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When teenager Barbara Van Laar goes missing from the summer vacation camp owned by her parents, speculation is rife. Fourteen years earlier, her eight-year-old brother, Bear, had also gone missing, and was never found. Is there a connection? Secrets and suspicions among the locals resurface as rookie investigator Judyta tries to find out the truth. This is an engrossing and layered mystery set in the Adirondacks during the 1950s to the 1970s, when women were expected to conform to society’s expectations and had to struggle for any sort of position in the community not bestowed on them by marriage. Similarly, the working class have to bow to the whims of their rich employers at a time when factories and industry were often failing. The Van Laars and their wealthy guests have a luxury lifestyle but their lives are hollow, ruled by appearances and the need to make money. Parental expectations are oppressive, and staff are considered disposable, even if this means ruining lives. The narrative is told from the viewpoints of several of the characters, adding a richness and complexity, as the pieces of the puzzle fit together. Judyta, meanwhile, faces resistance from her parents and misogyny among her work colleagues as she sets out to prove herself as part of the investigating team, and it is her compassion and determination that leads to a breakthrough at last. Powerful and insightful, this is an impossible book to put down, never letting up on the tension but also shining a light on attitudes and prejudices that have probably not completely been left behind. Unforgettable and unmissable.

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Having loved Liz Moore's Long Bright River, I was especially keen to read her latest, a superb, superior, and cracking multilayered historical read that had me enthralled from beginning to end, her artful and complex plotting is second to none, and her creation and development of varied, flawed, nuanced, and authentic feeling characters is remarkable. Weaving intriguing mysteries across different time periods with care, humanity, and skill, this spans from 1951 to 1975, it opens at the exclusive Camp Emerson, located amidst the vibrancy and beauty of the Adirondacks, where a young teen girl is discovered by a counsellor as missing from Camp Emerson, but this is no ordinary girl, she is Barbara Van Laar.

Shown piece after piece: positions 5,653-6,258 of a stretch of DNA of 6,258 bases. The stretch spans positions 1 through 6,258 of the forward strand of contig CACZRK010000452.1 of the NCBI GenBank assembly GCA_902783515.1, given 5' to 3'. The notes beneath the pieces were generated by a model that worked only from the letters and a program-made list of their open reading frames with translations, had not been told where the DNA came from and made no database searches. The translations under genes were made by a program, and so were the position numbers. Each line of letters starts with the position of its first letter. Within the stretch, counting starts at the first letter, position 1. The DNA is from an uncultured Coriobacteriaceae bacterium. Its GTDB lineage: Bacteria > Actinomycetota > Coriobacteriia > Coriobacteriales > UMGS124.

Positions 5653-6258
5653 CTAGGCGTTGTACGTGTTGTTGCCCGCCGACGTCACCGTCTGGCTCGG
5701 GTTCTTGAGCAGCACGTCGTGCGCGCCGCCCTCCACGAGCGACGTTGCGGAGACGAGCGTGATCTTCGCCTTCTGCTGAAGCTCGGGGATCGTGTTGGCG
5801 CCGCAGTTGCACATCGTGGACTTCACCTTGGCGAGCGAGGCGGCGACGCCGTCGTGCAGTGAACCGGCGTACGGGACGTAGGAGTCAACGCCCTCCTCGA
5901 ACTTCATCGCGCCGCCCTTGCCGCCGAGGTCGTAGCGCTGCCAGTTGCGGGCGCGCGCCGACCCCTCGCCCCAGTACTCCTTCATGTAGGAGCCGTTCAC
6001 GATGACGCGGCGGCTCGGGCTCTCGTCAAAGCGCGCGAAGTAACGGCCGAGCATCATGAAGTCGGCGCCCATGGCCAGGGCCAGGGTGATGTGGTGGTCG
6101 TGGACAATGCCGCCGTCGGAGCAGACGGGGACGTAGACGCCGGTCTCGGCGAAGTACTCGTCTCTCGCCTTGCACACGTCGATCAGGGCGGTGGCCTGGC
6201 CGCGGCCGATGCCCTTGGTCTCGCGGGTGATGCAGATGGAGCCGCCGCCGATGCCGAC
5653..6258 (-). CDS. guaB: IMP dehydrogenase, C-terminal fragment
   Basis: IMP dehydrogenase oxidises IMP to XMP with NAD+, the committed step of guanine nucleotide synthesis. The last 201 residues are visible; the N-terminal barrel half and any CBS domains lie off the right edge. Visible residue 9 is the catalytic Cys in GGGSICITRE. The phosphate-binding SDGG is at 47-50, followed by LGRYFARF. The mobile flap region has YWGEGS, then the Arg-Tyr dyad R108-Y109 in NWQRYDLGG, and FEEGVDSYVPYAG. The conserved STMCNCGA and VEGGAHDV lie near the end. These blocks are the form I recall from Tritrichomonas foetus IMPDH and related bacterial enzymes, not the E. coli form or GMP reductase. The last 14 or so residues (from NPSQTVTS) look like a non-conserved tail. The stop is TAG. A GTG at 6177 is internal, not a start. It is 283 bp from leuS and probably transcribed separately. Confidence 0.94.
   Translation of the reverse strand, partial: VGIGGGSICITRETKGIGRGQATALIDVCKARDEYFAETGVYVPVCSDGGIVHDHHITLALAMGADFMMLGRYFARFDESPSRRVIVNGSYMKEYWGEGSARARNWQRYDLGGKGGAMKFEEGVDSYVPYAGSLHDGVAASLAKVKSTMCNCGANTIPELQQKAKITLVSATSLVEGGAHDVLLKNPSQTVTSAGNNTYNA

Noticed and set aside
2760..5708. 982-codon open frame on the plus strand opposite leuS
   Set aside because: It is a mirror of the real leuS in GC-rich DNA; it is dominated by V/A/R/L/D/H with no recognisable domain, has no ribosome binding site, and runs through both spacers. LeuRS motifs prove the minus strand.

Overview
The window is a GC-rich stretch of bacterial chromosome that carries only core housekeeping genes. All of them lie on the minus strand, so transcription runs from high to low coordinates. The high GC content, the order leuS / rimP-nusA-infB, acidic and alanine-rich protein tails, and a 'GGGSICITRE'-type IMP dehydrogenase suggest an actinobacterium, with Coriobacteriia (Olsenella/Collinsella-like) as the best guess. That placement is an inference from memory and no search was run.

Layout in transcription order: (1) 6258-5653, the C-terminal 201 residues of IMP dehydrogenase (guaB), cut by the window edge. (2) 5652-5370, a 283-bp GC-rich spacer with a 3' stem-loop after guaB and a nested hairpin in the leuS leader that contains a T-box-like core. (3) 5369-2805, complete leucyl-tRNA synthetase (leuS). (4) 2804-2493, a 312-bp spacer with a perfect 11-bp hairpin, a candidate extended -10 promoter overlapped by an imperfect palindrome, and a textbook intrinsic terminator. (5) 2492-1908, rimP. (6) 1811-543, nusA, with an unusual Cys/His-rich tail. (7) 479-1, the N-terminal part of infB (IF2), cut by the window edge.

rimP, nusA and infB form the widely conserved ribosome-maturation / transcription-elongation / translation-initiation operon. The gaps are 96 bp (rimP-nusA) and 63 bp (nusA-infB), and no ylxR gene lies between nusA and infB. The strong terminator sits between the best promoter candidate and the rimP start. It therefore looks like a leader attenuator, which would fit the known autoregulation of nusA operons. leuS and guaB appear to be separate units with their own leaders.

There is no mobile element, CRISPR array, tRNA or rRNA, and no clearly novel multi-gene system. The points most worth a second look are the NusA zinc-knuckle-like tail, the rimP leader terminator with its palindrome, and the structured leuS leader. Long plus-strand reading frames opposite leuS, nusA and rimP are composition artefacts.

Barbara is the daughter of the rich Peter and Alice, owners of the camp, and the nearny ostentatious large estate and more, many years earlier before Barbara was born, her brother, Bear, disappeared too, never to be seen again, Alice is understandably shattered, her world is broken, she turns to alcohol, there is no comfort to be found in the distant Peter. It is no surprise there is widespread chaos and panic following this tragic dark occurence, what on earth is going on, how can this possibly happen again? There are rumours that abound as we are immersed in what lies beneath the surface, and the perspectives of a number of different characters, in the shifting eras, including members of the local community, the family, and Judya, who investigates amidst the social norms and attitudes of the time that leave a lot to be desired.

This is a utterly gripping read that I did not want to end, touching on a wide range of themes and issues, incorporating class inequalities, family, marriage, being a mother, love, childhood, identity, community, misogyny, belonging, abuse, connections, disconnections and more. An astutely observed mystery with its life changing impacts, this is a compulsive read and drama that I recommend highly to readers who appreciate and want to be immersed in an unmissable, brilliant, seemingly mystifying, suspenseful novel. Looking forward with great anticipation to Moore's next book!! Many thanks to the publisher for an ARC.

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The God of the Woods is the mystery surrounding Barbara Van Laar, a girl who goes missing from a summer camp. Her disappearance is eerily similar to that of her brother Bear, some years earlier.
It’s a bit of a slow stater but it soon picks up. It’s told from different points of view and timelines but you don’t get lost within them all. It’s a gripping read that kept me interested from start to finish. One to look out for this year!